February 27, 2012

How PepsiCo is Controlling Healthcare Costs through Hospital Deal

newsPepsiCo, a major distributor of snack foods, beverages, and other branded products, has entered into a partnership with Baltimore-based Johns Hopkins Hospital which sends Pepsi employees and their families to the hospital for certain surgeries; namely cardiac and joint. Pepsi is rolling out a plan to pay its quarter-million domestic employees to travel to Baltimore while also covering the bill for all deductibles and coinsurance fees for qualified procedures at the hospital.

Johns Hopkins is one of the highest-rated hospitals in the country for cardiac care and surgeries on the joints. In an effort to reduce future complications that could take employees back out of the workforce for extended periods, Pepsi is working to improve the care its employees receive and get its employees back to work more quickly. This initial investment is expected to reduce long-term costs and increase overall productivity.

The hospital stands to gain both increased recognition and guaranteed business. The primary concern for employees participating in the benefit program is the traveling. Due to trepidation over the process of being transported across country, only 25 to 30 percent of qualified employees have participated so far. The obvious step to address this issue is to partner with hospitals in closer proximity to its offices and plants.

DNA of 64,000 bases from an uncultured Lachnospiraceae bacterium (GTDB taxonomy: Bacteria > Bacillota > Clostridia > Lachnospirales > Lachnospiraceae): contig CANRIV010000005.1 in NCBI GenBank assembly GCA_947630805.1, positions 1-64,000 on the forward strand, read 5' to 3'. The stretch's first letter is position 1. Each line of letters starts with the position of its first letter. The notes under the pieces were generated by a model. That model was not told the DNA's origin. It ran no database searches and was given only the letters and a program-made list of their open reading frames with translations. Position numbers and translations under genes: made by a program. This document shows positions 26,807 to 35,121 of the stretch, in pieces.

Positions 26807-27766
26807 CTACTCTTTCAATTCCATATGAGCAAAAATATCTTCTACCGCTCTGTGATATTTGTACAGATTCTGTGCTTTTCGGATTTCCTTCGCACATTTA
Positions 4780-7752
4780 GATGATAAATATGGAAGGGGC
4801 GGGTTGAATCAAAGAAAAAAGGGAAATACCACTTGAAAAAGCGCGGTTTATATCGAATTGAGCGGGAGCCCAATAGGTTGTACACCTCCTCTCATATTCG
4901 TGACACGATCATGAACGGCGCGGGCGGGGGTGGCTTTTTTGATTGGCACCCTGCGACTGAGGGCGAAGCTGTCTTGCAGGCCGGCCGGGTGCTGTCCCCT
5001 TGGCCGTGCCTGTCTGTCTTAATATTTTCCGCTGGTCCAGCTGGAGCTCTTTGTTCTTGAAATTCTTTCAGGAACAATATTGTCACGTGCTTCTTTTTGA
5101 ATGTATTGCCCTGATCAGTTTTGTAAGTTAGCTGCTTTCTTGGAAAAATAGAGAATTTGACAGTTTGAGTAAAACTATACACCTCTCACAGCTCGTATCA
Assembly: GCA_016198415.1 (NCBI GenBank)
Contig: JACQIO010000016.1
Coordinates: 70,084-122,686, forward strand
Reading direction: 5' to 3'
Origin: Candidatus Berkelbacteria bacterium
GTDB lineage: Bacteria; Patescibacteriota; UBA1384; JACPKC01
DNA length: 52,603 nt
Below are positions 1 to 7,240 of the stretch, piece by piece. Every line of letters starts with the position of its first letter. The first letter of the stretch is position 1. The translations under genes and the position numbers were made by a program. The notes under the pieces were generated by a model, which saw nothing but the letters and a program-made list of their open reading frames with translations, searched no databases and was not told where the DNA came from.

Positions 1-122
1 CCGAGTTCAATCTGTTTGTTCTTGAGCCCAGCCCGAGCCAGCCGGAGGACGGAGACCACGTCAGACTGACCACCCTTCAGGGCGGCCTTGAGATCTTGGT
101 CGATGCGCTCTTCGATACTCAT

Though this health model is currently rare, this experiment may lead to other company’s considering it as they attempt to simplify and control healthcare expenditures. Said Bruce Monte, senior director of PepsiCo Health and Welfare Benefits, “The folks at Hopkins can focus on the best medical care for our employees and their families without worrying about if a meter is running, or about the financial impact of the care they are providing.”

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Rachel, writer for Recruiter.com, has graduate level work in literature and currently works in university administration.